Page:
Philadelphia’s 34 hospitals and universities spend more than $5 billion every year buying goods and services – from desk chairs to lab equipment to paper cups.
A new initiative formally launched Wednesday targets the city’s stark inequality by convincing these powerful institutions to buy more goods and services close to home.
The push, called Philadelphia Anchors for Growth and Equity — or PAGE — brings together the City of Philadelphia’s Department of Commerce and the Economy League of Greater Philadelphia, along with 20 founding partners and supporting organizations. PAGE grew out of research by the city controller’s office in 2014, and it borrows lessons from cities such as Cleveland and Baltimore with similar initiatives.
The idea is to intervene along various points in the supply chain – from the massive institutions that buy, to the supply chain companies that bring them goods, to vendors themselves — in order to keep a half billion dollars usually spent elsewhere in Philadelphia to create up to 5,000 jobs.
To do that, PAGE is pooling data about what hospitals and universities buy. It’s then examining that information seeking opportunities for local purchasing; engaging Aramark, Sodexo and other supply chain companies; and positioning local companies to provide goods and services to massive organizations.
“We’ve created a table where all of the institutions are willing to work together to create local growth,” said Jeff Hornstein, executive director of the Economy League of Greater Philadelphia.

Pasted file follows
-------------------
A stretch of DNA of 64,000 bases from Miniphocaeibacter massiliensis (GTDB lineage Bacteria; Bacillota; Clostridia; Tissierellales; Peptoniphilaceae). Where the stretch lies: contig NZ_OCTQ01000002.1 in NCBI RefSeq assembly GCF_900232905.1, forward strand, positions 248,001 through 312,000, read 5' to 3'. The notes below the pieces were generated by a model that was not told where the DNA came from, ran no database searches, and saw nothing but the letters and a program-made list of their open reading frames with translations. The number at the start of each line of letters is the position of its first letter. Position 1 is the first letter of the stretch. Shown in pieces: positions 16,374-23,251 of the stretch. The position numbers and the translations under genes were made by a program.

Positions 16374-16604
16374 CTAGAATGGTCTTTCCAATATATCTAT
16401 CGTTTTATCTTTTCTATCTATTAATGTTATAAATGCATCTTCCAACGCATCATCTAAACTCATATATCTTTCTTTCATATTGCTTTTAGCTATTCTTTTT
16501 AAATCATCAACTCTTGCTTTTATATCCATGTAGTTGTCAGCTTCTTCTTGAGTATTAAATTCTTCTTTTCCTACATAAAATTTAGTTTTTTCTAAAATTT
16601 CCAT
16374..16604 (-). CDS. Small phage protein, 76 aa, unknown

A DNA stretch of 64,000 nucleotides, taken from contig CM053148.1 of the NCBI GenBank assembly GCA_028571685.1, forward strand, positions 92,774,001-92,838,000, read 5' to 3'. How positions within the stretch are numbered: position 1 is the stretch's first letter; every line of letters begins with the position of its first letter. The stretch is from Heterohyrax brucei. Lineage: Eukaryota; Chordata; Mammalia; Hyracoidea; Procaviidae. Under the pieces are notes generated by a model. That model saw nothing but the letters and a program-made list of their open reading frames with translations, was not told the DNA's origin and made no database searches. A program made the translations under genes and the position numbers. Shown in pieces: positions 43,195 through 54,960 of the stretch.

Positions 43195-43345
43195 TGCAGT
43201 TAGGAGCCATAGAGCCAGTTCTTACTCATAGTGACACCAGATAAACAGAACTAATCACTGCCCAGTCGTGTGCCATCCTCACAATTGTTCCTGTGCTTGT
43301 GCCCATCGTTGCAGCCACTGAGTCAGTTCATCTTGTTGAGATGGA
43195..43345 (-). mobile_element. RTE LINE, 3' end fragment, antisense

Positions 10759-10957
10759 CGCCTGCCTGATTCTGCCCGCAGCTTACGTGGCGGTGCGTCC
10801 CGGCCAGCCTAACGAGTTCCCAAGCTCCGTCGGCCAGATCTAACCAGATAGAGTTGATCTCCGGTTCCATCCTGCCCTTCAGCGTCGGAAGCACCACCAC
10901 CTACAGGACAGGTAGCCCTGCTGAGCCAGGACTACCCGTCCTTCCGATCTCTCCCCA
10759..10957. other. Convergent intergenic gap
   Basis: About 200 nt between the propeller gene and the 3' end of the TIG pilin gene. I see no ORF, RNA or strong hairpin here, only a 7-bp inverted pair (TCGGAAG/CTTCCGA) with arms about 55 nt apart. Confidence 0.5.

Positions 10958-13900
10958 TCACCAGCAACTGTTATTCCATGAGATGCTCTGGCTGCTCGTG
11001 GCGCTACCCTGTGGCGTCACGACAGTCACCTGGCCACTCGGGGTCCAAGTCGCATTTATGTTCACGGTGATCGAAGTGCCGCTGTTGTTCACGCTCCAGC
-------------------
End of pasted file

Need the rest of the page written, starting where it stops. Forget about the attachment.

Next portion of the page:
One area where that’s already causing ripples? Hospital laundry services.
Through conversations between hospital administrators, participants realized that they were all using medical laundry facilities in other states.
“Something like 50 or 60 million pounds of hospital laundry is exported 100 miles each day,” said Hornstein, to laundry plants in North Jersey and suburban Baltimore. “No one is happy with it … but no individual institution is big enough to induce a laundry company to build a plant here.”
Through coordination spurred by PAGE, officials at two laundry companies — HCSC Laundry of Allentown and FDR Services of New York — are contemplating opening a local facility, according to Hornstein.
The initiative also hopes to avoid some pitfalls of programs in other cities.
In Chicago and Baltimore, for example, similar programs “ended up doing a pretty major pivot in response to their partners and seeing what’s most effective,” said Mariya Khandros, director of shared solutions at the Economy League whose master’s thesis focused on such programs. “What doesn’t work is to go in and be very rigid.”
One explicit aim of the program is to bridge the sometimes strained relationship between well-endowed, elite institutions and residents in a city where a quarter of the population lives in poverty.
“It’s not that the institutions caused the poverty … and there’s been something of a disconnect between the employment opportunities at those institutions and the residents surrounding them,” said Hornstein. “It’s exciting that all of those institutions are now getting religion around this.”